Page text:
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Gaudiya Discussions Archive » HEALTH, TRAVEL, ENVIRONMENT
Health, travel, environment and other related topics. Tips and tricks for keeping your body in shape for spiritual life. Taking care of your health while traveling in India.

Medical visa to India introduced - one year, and extendable



nabadip - Fri, 08 Jul 2005 21:29:05 +0530
Govt to introduce medical visa to all foreigners
http://sify.com/news/othernews/fullstory.php?id=13891958


Friday, 08 July , 2005, 19:15

New Delhi: The government has decided to introduce medical visa to all foreign nationals, including those from China, Pakistan, Bangladesh and Sri Lanka, who come to India for medical treatment and are required to live in the country for an extended period.

"The medical visa would be admissible to all foreigners seeking medical attendance in reputed/recognised specialised hospitals/treatment centres in the country," an official release said on Friday.

The initial period of such a visa would be one year or for the period of treatment, whichever is less.

Unlike tourist visa, medical visa was extendable, the release said, adding the state governments and FRROs had been delegated powers to extend such visas.
Kulapavana - Fri, 08 Jul 2005 22:34:44 +0530
How interesting... I desperately need the medicine of Varshana Dham... laugh.gif
nabadip - Sat, 09 Jul 2005 19:38:33 +0530
some more info, details on which kind of diseases 'favored'...

http://www.telegraphindia.com/1050709/asp/...ory_4969103.asp

and this also on students' visas

QUOTE
Vast changes have been made to student visa rules, too. Foreign students will be allowed to pursue any course without restriction, except if they are from Pakistan, China and Bangladesh.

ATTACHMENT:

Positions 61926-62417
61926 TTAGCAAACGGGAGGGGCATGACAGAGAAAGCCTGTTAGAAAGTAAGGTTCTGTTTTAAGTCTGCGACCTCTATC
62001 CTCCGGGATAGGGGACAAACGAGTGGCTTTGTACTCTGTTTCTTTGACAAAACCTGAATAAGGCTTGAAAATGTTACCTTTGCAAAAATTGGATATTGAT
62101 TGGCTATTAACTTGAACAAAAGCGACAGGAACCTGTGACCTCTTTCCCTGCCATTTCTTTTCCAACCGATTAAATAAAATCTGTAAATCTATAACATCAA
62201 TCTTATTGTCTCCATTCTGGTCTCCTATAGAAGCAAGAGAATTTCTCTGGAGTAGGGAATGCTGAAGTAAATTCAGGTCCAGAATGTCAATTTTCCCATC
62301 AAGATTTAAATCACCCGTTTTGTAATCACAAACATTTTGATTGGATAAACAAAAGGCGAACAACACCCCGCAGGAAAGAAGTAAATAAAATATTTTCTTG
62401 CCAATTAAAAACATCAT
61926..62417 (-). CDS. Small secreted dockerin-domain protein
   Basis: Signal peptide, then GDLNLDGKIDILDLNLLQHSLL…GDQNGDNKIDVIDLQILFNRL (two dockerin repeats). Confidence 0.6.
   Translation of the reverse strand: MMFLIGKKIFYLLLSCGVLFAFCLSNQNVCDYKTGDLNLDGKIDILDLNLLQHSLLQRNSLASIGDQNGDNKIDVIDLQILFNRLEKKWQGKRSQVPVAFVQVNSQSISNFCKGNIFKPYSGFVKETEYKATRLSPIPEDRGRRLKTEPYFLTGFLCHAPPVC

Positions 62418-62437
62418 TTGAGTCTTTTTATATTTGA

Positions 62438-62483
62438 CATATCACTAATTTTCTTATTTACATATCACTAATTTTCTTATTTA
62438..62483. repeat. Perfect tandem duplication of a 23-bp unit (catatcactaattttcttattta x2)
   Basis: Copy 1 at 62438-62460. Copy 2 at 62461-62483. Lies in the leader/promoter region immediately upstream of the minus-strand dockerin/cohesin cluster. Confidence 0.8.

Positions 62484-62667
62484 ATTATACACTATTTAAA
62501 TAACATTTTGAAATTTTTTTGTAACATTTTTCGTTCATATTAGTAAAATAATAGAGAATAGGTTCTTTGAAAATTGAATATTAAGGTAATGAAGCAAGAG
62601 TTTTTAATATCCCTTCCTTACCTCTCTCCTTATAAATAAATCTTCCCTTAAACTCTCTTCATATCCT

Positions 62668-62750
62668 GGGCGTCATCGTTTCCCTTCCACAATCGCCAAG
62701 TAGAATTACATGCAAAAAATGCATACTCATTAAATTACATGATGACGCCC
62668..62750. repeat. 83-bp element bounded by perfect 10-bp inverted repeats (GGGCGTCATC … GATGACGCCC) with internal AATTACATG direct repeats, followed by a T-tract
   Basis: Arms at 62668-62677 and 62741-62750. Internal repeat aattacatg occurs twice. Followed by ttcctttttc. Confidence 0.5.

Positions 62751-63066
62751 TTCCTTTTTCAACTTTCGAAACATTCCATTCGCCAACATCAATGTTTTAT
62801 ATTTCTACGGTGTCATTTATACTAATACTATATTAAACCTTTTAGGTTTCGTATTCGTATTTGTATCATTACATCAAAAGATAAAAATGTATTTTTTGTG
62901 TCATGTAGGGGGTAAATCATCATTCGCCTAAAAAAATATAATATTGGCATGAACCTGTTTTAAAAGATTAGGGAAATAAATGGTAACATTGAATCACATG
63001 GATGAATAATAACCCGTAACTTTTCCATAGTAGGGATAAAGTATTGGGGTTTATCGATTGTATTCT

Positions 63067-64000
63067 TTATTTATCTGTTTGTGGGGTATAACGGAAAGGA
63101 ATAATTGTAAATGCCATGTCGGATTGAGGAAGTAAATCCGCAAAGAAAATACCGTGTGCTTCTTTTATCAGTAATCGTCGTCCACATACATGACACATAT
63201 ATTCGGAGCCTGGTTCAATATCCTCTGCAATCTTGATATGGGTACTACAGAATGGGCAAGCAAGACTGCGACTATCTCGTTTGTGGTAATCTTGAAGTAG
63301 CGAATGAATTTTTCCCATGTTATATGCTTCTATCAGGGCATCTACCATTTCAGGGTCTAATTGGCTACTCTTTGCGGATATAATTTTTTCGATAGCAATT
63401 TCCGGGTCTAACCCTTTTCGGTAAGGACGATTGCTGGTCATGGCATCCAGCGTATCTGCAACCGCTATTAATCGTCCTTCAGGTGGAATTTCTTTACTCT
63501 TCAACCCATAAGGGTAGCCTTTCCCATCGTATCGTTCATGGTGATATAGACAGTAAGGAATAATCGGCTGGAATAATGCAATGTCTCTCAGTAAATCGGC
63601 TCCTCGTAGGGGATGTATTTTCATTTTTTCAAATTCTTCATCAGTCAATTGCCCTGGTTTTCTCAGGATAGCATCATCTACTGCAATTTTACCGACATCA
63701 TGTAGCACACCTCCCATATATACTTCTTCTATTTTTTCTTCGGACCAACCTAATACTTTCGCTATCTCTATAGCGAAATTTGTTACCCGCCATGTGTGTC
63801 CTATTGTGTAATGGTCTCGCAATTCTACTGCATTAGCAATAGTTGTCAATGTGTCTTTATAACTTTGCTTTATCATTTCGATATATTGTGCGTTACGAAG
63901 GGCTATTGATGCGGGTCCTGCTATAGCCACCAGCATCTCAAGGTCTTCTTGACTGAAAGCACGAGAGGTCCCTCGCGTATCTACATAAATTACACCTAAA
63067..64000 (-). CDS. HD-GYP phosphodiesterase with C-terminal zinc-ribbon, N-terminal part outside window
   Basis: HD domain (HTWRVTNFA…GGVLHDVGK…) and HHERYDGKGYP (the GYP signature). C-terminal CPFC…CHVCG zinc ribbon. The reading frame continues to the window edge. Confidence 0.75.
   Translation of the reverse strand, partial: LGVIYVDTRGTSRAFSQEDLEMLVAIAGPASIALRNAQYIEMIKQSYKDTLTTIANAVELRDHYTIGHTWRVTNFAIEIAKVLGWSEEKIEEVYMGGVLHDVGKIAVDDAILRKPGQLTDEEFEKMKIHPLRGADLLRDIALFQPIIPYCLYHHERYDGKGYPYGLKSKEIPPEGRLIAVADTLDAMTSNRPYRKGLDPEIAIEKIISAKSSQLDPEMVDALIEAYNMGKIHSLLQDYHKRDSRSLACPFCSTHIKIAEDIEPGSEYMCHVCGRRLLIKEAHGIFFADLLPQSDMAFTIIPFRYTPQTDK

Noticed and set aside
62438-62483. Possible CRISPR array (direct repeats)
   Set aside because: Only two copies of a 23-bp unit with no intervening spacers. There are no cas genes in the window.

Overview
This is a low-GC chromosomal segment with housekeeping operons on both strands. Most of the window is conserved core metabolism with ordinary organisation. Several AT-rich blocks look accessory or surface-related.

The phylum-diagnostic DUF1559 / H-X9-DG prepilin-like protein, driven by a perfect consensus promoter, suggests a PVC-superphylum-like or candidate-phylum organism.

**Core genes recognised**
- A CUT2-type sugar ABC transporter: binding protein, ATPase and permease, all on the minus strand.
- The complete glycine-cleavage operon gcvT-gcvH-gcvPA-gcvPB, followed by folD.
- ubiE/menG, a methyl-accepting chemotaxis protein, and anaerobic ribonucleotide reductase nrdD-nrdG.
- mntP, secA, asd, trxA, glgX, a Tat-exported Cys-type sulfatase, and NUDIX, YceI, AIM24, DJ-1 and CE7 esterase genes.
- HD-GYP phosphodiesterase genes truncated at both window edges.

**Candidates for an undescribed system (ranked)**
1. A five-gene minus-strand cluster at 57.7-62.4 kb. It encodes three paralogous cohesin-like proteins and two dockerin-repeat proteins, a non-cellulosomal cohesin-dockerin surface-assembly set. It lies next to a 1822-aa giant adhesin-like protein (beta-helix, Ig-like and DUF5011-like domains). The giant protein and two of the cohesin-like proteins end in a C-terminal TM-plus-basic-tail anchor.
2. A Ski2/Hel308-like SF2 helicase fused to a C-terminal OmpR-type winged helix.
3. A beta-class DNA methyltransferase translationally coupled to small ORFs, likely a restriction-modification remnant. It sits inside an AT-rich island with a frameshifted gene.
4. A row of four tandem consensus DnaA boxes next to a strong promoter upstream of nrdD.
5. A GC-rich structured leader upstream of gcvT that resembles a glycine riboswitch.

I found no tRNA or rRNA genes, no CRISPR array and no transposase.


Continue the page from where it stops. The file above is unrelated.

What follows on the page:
We have removed all restrictions on the number of courses foreign students want to pursue. This has been done to help them finish their full education in one go without seeking visa again after finishing one course, the ministry official said.

Now, they will only be required to seek permission from the local FRRO to stay on to pursue another course.
nabadip - Sat, 09 Jul 2005 19:44:32 +0530
The introduction of more liberal visa-regulations depends on the parties that are forming the government of a period. When the BJP-alliance came to power, restrictions were more pronounced because of their more conservative, protective and in some ways anti-western views; now that Congress has the upper hand again, it is to be hoped that an opening of the regulations regarding tourist-visas could be ahead as well, especially regarding their extendability.
adiyen - Thu, 14 Jul 2005 16:32:03 +0530
Umm, no I think it was the opposite, Nabadipji. Congress were always anti-western ('non-aligned'), while BJP's biggest supporters were American NRI's (Non Resident Indian - http://in.rediff.com/election/2004/apr/13iype.htm ). But nowadays ideology takes back seat to economics, as the flow of dollars back into the country from rich NRI's is attractive to any party biggrin.gif.

'only be required to seek permission from the local FRO'

'Only'! Local FRO used to be the most corrupt, always asking 'please bring Pentax camera'. I wish I never had to see the local FRO. Much happier to deal with embassies of educated professionals than the local mafia (!).
nabadip - Thu, 14 Jul 2005 21:08:41 +0530